HC Deb 11 August 1832 vol 14 cc1333-4
Lord Althorp

moved that the Secret Committee appointed to inquire into the affairs of the Bank of England should have leave to report the minutes of evidence taken before them.

Agreed to.

The noble Lord brought up the Minutes of Evidence, which he moved should be printed.

Mr. Sadler

asked whether the Minutes contained the whole of the evidence taken by the Committee?

Lord Althorp

said, that they did contain the whole of the evidence with the exception of some small part which referred to the private affairs of individuals who had been examined. Indeed, the whole of the omissions consisted of two questions which had been asked of one witness, and which related to his private affairs.

In answer to another question by an hon. Member,

The noble Lord stated, that all the documents produced before the Committee were given in the Minutes, with the exception of those which were repetitions.

Mr. Hughes Hughes wished

to ask the noble Lord whether he had the sanction of the witnesses to the publication of their evidence? The reason why he asked the question was, that he was the other day in company with a gentleman who had been examined before the Committee, and who stated, that considering it a committee of secresy, he had given evidence which he should not wish to have done if he had thought it would be published.

Lord Althorp

felt the difficulty to which the hon. Member alluded, and to obviate any objection on that ground, the question was put by the Chairman of the Committee to every witness examined, whether he had any objection to the publication of his evidence, or whether there was any part of it which he would wish to have omitted. The answer from every one of them was, that they had no objection, except in the case of the two questions to which he had before alluded.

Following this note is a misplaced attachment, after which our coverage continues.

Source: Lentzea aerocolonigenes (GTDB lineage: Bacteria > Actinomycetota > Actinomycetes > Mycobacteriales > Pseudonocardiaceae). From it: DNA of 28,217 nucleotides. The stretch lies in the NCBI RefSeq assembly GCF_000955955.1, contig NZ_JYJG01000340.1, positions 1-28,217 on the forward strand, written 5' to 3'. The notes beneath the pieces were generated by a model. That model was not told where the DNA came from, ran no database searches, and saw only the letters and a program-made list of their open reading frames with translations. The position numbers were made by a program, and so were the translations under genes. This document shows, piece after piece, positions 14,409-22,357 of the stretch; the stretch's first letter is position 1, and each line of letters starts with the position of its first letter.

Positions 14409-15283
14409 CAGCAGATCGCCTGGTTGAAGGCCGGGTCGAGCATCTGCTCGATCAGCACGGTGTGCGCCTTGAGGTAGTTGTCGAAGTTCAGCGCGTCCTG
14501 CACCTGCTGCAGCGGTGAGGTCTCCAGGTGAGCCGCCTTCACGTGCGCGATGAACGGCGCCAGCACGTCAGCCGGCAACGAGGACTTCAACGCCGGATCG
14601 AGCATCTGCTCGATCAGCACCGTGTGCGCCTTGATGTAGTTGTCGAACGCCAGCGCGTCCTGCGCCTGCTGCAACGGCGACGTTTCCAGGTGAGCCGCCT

Mr. Sadler

wished to know, whether those omitted questions related to any important public matter.

Mr. Hudson Gurney

did not think the question a fair one, considering that this was a Secret Committee.

Lord Althorp

repeated, that the matters related to the private affairs of the individual under examination, and which were given in illustration of the general question. The noble Lord added, that he should not do justice to the witnesses if he did not say that the whole of their evidence was given with the utmost candour and fairness.

Evidence to be printed.